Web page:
Introduction to history of land use, urban design and planning, and site design from prehistory to the present in Europe, Asia, Africa and Australia; contemporary issues in landscape architecture such as sustainability, ecological design, and professional roles, both historically and at present, with comparisons to American examples.
General Elective 3 credit hours
Refer to course catalog for information about general elective courses.
Social and Behavioral Sciences Core Curriculum (SOCI 205 preferred) 3 credit hours
Refer to course catalog for information about general elective courses.

Spring Semester – 16 credit hours

URPN 310 Urban Analytical Methods II 3 credit hours
Focuses on research conducted by planners, sociologists, anthropologists, political scientists and a variety of applied social scientists; examines variety of procedures employed when conducting research in urban areas; furthers understanding and knowledge of statistical methods employed in social research and elements of geographical analysis.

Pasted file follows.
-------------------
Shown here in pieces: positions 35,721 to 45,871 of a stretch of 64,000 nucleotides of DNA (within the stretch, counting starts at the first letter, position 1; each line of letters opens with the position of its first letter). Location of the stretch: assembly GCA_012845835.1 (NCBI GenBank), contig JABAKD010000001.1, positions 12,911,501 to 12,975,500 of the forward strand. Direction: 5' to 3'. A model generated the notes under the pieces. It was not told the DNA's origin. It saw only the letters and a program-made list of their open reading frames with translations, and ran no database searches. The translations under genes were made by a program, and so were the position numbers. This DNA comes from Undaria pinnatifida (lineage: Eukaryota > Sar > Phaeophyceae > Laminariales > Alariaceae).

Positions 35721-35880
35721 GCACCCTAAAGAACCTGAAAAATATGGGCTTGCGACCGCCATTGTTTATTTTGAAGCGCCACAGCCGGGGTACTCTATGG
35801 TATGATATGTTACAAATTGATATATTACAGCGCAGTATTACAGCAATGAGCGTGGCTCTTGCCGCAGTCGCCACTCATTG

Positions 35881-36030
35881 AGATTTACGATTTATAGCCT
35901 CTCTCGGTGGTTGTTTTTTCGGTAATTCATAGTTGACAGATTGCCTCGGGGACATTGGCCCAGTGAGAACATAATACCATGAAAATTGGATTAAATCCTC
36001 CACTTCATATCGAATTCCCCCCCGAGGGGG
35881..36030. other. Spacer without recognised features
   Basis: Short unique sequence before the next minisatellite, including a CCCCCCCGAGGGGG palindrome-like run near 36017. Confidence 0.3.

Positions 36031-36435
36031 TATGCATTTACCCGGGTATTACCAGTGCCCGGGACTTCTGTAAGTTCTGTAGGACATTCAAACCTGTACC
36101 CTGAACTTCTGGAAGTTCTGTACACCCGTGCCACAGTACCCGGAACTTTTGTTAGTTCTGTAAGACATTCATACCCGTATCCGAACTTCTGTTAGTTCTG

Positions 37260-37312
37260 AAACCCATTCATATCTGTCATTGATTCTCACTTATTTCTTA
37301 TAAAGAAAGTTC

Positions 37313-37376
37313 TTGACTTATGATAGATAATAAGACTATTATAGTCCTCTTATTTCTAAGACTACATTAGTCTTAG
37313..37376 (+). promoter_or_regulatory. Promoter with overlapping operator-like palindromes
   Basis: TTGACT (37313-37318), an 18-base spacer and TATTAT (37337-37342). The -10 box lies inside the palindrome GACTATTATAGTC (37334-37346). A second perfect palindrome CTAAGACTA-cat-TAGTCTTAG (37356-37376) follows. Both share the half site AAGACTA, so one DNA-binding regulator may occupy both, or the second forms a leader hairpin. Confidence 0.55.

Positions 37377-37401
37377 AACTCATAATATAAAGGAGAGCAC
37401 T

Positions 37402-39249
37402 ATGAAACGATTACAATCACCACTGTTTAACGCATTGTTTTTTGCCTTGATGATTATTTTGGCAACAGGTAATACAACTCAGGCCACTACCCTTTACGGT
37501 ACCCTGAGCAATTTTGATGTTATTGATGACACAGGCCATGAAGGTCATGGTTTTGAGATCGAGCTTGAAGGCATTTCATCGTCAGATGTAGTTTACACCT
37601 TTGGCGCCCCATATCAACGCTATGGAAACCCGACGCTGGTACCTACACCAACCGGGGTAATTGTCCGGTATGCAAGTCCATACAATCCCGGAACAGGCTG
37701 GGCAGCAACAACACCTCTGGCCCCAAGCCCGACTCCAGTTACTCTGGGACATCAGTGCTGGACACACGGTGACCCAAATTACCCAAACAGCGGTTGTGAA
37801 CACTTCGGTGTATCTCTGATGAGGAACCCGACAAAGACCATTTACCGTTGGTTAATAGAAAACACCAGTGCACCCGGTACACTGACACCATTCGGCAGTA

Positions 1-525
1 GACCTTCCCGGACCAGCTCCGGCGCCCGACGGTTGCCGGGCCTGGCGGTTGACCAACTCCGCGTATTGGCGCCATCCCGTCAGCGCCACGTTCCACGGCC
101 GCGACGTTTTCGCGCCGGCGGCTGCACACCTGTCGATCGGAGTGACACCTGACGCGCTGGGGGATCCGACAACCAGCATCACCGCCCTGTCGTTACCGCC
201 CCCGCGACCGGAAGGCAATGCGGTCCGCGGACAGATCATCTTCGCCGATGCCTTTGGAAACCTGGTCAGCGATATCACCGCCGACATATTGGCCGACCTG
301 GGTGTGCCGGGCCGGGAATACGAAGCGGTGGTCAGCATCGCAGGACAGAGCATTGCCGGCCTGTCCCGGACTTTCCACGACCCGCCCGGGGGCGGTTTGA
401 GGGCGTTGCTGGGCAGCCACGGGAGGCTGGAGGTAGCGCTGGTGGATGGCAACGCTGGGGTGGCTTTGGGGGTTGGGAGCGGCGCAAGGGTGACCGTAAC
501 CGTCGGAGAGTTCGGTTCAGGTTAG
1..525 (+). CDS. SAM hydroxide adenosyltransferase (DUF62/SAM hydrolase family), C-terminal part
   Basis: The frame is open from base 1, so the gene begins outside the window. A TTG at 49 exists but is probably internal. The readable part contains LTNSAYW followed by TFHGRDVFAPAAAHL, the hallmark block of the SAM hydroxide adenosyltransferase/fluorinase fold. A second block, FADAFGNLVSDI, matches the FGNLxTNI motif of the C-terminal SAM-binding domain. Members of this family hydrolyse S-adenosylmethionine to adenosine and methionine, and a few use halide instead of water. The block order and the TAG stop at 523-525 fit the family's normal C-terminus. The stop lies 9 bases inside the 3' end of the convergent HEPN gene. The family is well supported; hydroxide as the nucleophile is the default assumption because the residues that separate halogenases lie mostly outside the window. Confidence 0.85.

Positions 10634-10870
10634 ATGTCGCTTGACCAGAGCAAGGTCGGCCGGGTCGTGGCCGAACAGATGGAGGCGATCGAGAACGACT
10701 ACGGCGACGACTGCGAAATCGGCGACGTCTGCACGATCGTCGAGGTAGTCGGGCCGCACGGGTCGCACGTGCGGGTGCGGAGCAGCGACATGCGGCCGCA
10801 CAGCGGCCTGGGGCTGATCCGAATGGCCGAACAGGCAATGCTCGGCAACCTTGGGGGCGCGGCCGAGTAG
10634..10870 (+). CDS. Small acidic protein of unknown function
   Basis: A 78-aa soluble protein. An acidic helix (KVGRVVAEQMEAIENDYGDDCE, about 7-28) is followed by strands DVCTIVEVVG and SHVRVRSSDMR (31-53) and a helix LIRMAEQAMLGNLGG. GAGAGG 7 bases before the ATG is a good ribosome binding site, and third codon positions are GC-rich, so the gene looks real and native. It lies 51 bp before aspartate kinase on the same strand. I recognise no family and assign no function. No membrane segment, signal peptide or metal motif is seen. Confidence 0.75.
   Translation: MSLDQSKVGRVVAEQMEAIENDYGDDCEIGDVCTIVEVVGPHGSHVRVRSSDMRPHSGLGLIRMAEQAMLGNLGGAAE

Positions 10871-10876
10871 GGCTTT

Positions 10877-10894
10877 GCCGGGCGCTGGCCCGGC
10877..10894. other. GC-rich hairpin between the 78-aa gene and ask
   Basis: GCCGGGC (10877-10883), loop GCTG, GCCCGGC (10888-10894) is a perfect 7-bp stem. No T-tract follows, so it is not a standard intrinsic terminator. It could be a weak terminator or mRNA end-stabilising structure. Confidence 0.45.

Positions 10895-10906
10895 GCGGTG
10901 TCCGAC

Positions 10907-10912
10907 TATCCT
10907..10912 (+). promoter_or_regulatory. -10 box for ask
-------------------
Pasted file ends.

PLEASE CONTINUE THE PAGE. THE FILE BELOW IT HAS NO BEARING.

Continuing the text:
Life and Physical Sciences Core Curriculum 4 credit hours
Refer to the course catalog for information about life and physical sciences courses.
American History 3 credit hours
Refer to the course catalog for information about American history courses.
Sociology Requirement (upper level) 3 credit hours
See advisor for a list of approved courses.
General Elective 3 credit hours
Refer to the course catalog for information about general elective courses.
Year 3 32 credit hours

Fall Semester – 16 credit hours

ENGL 210 Technical Writing 3 credit hours
Focus on writing for professional rhetorical situations; correspondence and researched reports fundamental to the workplace—memoranda, letters, electronic correspondence, research proposals and presentations; use of visual rhetoric and document design in print and electronic mediums; emphasis on audience awareness, clarity of communication and collaborative team-work.